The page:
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Your Account(?) at Social Security

forget-me-not social security by swanksalotOne of the biggest misconceptions about Social Security is that each individual has a specific “account” which holds all the money you’ve had withheld from your paycheck over the years. Nothing could be further from the truth… as we’ve mentioned before on this blog, the Social Security system is a pay-as-you-go system (largely) where withholding today is used to pay benefits for current recipients.

It is for this reason that much consternation has been brought about in recent years with regard to the question of the Social Security system’s running out of money. You see, for quite a while the Social Security system has had a surplus over current expenses, with the surplus amounts being placed in the trust fund. In 2020 it is expected that current benefits being paid out will become greater than the payroll taxes are bringing in, so the difference will come from the trust fund.

No Pile of Money

The point is – there’s not a pile of money sitting somewhere with your name on it, although your “contributions” are tracked through the years, as a matter of adminis-trivia. There is no guarantee at any point in time that the money you’ve put into the system will ever be returned to you, but then again you may receive far more in benefits than you paid in.

For example, if you were single with no dependents and worked all your life paying in to the Social Security system but died just prior to starting to receive your Social Security retirement benefit, it would all be for naught (for your benefit). There’s no residual that goes to your estate.

On the other hand, to consider an extreme example at the other end of the spectrum:  Ida May Fuller, the individual who received the first ever Social Security benefit check in January of 1940, had worked for only 3 years under the Social Security system, paying in a total of $22.54 in Social Security taxes during that time. Mrs. Fuller lived to age 100, and she received benefits in the amount of $22,888.92 over the course of the 35 years.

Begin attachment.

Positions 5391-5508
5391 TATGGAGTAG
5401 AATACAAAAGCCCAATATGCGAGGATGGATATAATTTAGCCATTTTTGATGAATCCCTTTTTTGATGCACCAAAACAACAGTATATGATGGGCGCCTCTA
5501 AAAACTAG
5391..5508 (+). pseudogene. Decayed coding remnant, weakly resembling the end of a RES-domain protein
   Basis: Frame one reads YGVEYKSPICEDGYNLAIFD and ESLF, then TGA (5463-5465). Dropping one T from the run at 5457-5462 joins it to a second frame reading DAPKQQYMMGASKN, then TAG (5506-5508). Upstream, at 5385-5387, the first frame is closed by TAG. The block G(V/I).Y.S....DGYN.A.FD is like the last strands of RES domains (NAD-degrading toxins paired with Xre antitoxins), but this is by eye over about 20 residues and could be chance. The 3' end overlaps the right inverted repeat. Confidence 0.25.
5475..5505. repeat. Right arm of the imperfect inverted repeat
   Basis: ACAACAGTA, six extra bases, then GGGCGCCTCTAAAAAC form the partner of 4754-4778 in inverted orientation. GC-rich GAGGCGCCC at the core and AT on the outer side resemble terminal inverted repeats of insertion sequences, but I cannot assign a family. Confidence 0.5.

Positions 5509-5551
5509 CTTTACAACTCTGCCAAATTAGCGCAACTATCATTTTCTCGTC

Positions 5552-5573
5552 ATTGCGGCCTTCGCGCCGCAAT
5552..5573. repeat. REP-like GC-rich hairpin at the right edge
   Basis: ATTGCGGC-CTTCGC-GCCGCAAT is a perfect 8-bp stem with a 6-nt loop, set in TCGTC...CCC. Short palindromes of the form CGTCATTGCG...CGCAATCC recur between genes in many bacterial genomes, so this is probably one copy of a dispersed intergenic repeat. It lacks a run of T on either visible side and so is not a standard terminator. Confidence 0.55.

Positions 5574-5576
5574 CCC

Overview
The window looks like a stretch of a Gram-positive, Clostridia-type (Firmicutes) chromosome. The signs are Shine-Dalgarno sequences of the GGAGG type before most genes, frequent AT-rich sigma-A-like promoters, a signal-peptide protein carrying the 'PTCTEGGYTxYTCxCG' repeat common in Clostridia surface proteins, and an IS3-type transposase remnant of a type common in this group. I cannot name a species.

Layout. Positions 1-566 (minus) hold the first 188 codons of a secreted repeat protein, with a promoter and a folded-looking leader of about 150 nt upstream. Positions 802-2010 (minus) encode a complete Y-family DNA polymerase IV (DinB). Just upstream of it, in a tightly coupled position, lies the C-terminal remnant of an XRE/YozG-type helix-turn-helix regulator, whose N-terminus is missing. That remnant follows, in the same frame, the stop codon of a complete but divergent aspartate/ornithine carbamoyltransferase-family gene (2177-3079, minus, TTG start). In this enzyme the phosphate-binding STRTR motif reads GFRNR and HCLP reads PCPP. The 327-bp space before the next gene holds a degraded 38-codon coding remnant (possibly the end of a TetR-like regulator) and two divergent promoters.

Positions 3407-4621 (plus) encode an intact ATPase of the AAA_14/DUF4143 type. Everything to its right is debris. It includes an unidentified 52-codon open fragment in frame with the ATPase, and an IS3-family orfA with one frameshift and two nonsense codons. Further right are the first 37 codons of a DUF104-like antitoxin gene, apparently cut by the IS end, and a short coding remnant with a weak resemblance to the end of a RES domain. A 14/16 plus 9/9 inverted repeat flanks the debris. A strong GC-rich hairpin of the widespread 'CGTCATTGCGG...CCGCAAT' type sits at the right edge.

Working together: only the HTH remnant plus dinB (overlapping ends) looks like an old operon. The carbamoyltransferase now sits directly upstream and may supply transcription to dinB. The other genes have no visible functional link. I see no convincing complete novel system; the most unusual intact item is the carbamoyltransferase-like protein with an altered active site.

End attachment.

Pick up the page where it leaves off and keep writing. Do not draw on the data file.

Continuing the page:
1. Tom says:

    We have the funds needed to wait until 70 but decided to take SS at FRA for me and 2 years early for my wife. We decided we’d rather have the money to spend now and control where we invest it. I know it’s been said you earn 8% a year by waiting but we’d rather have the money now than wait until our early 80’s to break even. We don’t expect we’ll be spending as much then. I also read recently that the return on SS by waiting isn’t really 8% a year, but that had nothing to do with our decision.

    1. jblankenship says:

      The bottom line is you have to do what works best for you.

      Best wishes to you!

  2. Walt says:

    Great article John. We are relatively healthy and had the funds to hold us over until we turned 70. As such, we are both happy to have waited for our 132% of FRA. While many articles discuss this ad nausem, it still seems like a simple analysis. Do you think you have a good chance to live until your late 80s or 90s? Can you afford to live off savings until 70? For us, waiting has let us spend money after 66, knowing we had a larger SSA benefit coming later. Thanks for your advice and guidance.

    1. jblankenship says:

      You’re welcome – glad to hear things are working out well for you. And it’s Jim, by the way, not John. :)

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